Home > Movies, Review > Review: Harry Potter and the Deathly Hallows: Part 1

Review: Harry Potter and the Deathly Hallows: Part 1

The Jist: Harry, Ron and Hermione set off in search of the 7 Horcruxes in the hope of destroying them and finishing Lord Voldemort for good.  What’s a Horcrux? Have you been living under a rock or something?

4.5 Golden Snitches /5
Picking up where we left off in The Half-Blood Prince, Lord Voldemort and his loyal “Death-Eater” followers have succeeded in killing Hogwarts Headmaster Albus Dumbledore, the last true obstacle in Voldemort’s rise to power, leaving the wizarding world without its greatest defender and Harry without a mentor and guide in his quest to find and destroy the remaining five of seven Horcruxes – seven objects in which Lord Voldemort enshrined portions of his soul, making him nearly immortal.

Harry Potter and the Deathly Hallows begins with a very sombre tone as we see our three heroes, Harry, Ron and Hermione, preparing for the journey ahead. Though each scene demonstrates the gravity of what’s to come, Hermione’s tear-filled use of a spell on her parents, wiping all of their memories of her is particularly effective, shown by her image slowly dissolving from all of their family photos, setting the general tone of the film.

Some of the early scenes, particularly a chase scene where Harry and Hagrid flee Death Eaters on a flying motorcycle, seem tailor-made for 3D, with shots from camera angles that don’t make much sense in regular filming.  But honestly, it didn’t need it.  3D wouldn’t have added anything to overall experience of the general movie-goer or Potter fan; actually if anything it’d have detracted from the film’s emotional depth, which was its surprising strength.  One can only hope that Warner Bros. will come to their senses and keep part II off of 3D screens as well.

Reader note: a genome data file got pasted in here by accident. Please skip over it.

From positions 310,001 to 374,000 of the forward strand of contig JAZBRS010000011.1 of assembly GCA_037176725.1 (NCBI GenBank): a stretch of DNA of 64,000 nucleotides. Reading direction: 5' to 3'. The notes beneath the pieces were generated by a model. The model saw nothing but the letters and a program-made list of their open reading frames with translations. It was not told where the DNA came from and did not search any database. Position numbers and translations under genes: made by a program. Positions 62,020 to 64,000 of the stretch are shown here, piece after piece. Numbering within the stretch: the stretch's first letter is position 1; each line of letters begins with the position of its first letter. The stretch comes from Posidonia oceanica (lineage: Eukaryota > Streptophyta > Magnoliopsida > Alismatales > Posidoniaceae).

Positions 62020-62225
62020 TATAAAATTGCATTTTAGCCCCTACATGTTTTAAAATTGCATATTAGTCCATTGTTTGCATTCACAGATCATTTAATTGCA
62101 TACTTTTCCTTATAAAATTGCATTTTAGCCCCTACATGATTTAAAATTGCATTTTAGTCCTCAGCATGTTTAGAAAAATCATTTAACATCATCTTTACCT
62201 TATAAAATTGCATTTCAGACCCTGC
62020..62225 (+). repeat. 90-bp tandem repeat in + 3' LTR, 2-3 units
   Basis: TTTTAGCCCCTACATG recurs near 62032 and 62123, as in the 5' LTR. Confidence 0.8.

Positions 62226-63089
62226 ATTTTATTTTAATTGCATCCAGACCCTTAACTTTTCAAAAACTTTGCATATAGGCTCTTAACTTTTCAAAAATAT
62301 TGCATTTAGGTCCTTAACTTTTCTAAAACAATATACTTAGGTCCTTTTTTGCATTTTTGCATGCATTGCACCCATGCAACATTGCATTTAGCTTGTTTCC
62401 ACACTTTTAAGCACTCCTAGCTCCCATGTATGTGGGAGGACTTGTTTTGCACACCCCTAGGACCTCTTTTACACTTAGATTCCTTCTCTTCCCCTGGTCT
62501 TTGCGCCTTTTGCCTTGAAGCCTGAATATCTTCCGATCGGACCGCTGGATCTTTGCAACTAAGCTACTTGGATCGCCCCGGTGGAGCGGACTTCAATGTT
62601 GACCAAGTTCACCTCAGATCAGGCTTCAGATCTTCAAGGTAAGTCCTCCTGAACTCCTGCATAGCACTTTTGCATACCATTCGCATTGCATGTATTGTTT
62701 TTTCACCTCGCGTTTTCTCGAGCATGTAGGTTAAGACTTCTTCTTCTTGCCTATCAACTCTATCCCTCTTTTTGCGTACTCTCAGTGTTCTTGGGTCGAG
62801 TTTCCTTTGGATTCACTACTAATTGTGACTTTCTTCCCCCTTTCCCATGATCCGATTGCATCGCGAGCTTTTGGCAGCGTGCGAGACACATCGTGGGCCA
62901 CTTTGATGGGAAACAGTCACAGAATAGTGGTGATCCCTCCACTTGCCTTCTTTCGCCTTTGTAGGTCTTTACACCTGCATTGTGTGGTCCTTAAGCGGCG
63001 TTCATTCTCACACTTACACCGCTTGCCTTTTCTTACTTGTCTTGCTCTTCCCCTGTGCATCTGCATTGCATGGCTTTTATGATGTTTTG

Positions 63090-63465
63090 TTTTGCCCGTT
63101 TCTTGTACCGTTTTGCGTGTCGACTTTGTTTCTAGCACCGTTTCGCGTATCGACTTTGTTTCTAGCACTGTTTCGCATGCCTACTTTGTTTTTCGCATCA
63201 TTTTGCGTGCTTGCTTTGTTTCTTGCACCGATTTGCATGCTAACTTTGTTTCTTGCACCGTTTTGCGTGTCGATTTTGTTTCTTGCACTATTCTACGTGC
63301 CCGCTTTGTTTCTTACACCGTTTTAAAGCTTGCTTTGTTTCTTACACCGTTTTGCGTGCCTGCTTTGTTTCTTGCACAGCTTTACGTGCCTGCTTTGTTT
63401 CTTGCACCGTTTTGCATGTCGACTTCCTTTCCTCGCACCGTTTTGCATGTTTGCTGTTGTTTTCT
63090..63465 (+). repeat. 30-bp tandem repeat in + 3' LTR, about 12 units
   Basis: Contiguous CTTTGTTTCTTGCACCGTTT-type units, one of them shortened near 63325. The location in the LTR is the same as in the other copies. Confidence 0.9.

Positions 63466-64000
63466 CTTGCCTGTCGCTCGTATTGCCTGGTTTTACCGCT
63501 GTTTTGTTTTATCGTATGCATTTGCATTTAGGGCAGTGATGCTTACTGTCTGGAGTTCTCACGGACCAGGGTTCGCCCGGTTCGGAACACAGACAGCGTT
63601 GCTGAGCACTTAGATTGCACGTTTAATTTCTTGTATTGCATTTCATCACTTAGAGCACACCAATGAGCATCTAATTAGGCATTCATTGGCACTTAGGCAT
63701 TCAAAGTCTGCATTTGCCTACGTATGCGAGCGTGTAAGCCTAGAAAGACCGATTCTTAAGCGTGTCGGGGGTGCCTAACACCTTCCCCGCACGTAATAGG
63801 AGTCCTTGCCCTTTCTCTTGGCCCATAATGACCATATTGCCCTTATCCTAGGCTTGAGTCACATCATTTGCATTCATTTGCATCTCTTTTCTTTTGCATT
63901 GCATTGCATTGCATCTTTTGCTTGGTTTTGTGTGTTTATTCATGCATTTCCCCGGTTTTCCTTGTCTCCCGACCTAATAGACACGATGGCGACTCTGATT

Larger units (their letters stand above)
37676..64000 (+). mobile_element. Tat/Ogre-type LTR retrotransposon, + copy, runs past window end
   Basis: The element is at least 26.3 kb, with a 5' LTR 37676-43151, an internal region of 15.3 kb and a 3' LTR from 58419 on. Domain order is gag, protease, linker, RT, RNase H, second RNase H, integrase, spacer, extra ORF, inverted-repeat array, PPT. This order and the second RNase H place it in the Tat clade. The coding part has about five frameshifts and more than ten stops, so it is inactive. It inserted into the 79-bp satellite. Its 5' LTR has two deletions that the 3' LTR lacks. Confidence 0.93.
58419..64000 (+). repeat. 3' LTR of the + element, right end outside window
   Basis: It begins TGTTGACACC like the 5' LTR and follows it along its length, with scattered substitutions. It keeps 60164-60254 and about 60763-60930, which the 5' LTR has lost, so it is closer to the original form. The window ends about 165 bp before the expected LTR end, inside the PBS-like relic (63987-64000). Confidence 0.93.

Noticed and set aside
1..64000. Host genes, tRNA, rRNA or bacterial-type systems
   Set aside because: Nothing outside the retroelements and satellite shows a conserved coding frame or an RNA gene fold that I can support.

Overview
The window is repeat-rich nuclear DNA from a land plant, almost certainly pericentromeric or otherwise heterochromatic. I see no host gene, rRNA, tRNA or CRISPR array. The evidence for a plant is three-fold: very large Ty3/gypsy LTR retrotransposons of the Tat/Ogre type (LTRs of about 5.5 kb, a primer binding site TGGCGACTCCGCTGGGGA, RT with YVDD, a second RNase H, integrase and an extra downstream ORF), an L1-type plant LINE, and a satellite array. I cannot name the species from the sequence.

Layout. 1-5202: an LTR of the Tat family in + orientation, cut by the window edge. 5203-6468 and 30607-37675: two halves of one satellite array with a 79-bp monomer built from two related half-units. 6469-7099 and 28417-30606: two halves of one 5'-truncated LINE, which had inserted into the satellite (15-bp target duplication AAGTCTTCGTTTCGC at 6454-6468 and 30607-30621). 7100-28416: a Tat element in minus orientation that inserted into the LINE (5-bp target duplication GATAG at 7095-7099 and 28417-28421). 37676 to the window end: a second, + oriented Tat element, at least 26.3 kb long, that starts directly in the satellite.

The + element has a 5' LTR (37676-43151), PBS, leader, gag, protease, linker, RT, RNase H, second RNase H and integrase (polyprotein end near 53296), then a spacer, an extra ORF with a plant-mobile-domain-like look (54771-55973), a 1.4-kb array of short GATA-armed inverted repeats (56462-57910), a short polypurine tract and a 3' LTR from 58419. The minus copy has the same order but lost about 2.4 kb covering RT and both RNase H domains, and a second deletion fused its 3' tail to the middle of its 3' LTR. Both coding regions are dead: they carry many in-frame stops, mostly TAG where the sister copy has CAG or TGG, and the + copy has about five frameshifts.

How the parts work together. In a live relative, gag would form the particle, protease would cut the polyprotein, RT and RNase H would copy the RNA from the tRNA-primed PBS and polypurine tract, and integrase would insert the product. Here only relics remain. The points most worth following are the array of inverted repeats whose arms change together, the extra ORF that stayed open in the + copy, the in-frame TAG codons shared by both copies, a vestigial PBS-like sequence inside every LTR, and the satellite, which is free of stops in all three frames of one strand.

There's nothing conspicuous about a flying motorcycle!

David Yates (Who picked up the franchise at The Order of the Phoenix) does an excellent job towing the fine line between telling the story that readers will remember from the books, while using enough artistic licence to keep the story fresh.  Particularly effective is the use of the main character’s voices while other actors appear on screen, mouthing the lines, when “polyjuice potion” (a potion that gives you the appearance of another person) is in effect.  While a bit monochrome for my own tastes,  Yates also effectively uses of the natural almost perpetual grey of the British sky along with soft colour to keep the feel of the film reflective of the seriousness of the narrative.

The best part of the film, especially as someone who’s read the books, is the take on the “Tale of the Three Brothers” a children’s story that describes how the Deathly Hallows – The Elder Wand, The Resurrection Stone and the Cloak of Invisibility – came to be.  The story is told by Hermione, however her telling is used as voice-over while the audience is treated to a Guillermo Del Toro-esque cartoon of the events described.  It was an exceptionally creative and original way of conveying the story and one that will hopefully be similarly used in other films in the place of flashbacks or words on screen.